Some use the term Intelligent Environments (IEs) rather than Ambient Intelligence (AmI). IEs refer to physical spaces where IT and other pervasive computing technology are woven together seemlessly and used to achieve specific goals for the user, the components or the environment or both. IEs have the ultimate objective of enriching user experience, better manage the environmet, and increase user awareness of the environment. Studying IEs or AmIs is and must be a multidisciplinary, collaborative effort for researchers and practitioners from Computer Science, Electronic Engineering, Building Architecture, Business, Art and Design, Sociology, Government and Education.

In summary, Ambient Intelligence (AmI) refers to a data-intensive environment that senses changes in state and responds appropriately to correct, act or alert decision makers. The goal of a sensor rich AmI environment is stability and homeostasis. Also, ambient intelligence (AmI) refers to any digitized living and working environment that is designed with embedded technology and Artificial Intelligence to assist people. Ambient describes a physical space and its internal and external surroundings.

Ambient intelligence (AmI) is a vision for a pervasive computing environment that enables interaction with and appropriate responses to the people in that environment. AmI is an engineered, technology-enriched environment with sensors, decision support, analytics, machine actuators, machine learning, AI, and other capabilities connected together. AmI is much more than AI.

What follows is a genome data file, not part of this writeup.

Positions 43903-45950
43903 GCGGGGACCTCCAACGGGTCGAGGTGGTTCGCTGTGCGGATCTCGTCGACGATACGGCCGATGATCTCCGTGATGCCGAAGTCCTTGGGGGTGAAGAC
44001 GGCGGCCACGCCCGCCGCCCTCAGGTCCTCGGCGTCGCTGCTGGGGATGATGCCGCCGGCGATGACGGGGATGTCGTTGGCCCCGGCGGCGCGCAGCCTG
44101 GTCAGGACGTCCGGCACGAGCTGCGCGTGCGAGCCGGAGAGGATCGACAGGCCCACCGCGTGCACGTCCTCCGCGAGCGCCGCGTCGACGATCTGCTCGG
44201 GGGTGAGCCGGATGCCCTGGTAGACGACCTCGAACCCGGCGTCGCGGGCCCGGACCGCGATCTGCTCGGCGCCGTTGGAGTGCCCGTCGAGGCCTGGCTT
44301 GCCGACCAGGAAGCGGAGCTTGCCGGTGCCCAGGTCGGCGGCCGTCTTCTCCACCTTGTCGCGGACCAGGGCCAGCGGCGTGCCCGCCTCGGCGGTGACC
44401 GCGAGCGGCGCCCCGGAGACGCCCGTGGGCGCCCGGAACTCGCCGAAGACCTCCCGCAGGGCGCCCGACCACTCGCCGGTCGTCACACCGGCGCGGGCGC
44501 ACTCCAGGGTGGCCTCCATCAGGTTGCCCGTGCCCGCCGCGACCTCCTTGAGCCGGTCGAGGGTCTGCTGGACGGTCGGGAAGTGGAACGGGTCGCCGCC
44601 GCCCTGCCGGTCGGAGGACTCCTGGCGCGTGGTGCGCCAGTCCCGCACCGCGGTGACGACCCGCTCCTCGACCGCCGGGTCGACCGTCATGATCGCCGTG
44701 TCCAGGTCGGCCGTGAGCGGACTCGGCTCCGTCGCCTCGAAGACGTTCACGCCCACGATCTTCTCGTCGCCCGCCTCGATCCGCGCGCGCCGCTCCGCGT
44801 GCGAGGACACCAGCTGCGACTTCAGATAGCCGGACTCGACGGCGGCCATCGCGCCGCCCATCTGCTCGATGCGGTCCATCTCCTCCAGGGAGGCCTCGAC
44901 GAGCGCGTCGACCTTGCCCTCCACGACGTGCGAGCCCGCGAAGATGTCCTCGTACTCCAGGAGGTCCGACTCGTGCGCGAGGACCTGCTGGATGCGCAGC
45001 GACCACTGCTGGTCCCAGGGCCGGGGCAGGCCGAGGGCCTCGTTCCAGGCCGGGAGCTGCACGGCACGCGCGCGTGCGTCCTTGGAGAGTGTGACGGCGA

References

Nilanjan Dey, N. and A. S. Ashour, "Ambient Intelligence in Healthcare: A State-ofthe-Art," © 2017 Global Journals Inc. at URL https://www.researchgate.net/profile/Nilanjan_Dey3/publication/318778268_Ambient_Intelligence_in_Healthcare_A_State-of-the-_Art/links/597df4d2aca272d56817b62a/Ambient-Intelligence-in-Healthcare-A-State-of-the-Art.pdf

Gupta, M. (2003) "Ambient Intelligence - unobtrusive technology for the information society". Pressbox.co.uk, June 17 http://www.pressbox.co.uk/Detailed/7625.html

Raisinghani, M. S., A. Benoit, J. Ding, M. Gomez, K. Gupta, V. Gusila, D. Power and O. Schmedding, "Ambient Intelligence: Changing Forms of Human-Computer Interaction and their Social Implications," Vol 5, No 4 (2004) at URL https://journals.tdl.org/jodi/index.php/jodi/article/view/149/147

Rienks, R., A. Nijholt and D. Reidsma, "Meetings and Meeting Support in Ambient Intelligence," at URL http://citeseerx.ist.psu.edu/viewdoc/download?doi=10.1.1.459.8246&rep=rep1&type=pdf

Riva, G., F. Vatalaro, F. Davide, M. Alcańiz (Eds.), Chapter 4 "Ambient Intelligence: from Vision to Reality," IOS Press, 2005, http://www.ambientintelligence.org. Check https://www.researchgate.net/profile/Giuseppe_Riva/publication/265279737_4_Ambient_Intelligence_from_Vision_to_Reality/links/54895be00cf268d28f092131/4-Ambient-Intelligence-from-Vision-to-Reality.pdf

Last update: 2018-06-15 10:08
Author: Daniel Power

Print this record Print this record
Show this as PDF file Show this as PDF file

Please rate this entry:

Average rating: 5 from 5 (1 Votes )

completely useless 1 2 3 4 5 most valuable

You cannot comment on this entry





DSS Home |  About Us |  Contact Us |  Site Index |  Subscribe | What's New
Please Tell Your Friends about DSSResources.COMCopyright © 1995-2015 by D. J. Power (see his home page).
DSSResources.COMsm is maintained by Daniel J. Power. Please contact him at djpower1950@gmail.com with questions. See disclaimer and privacy statement.


Google
 
Web DSSResources.com

powered by phpMyFAQ 1.5.3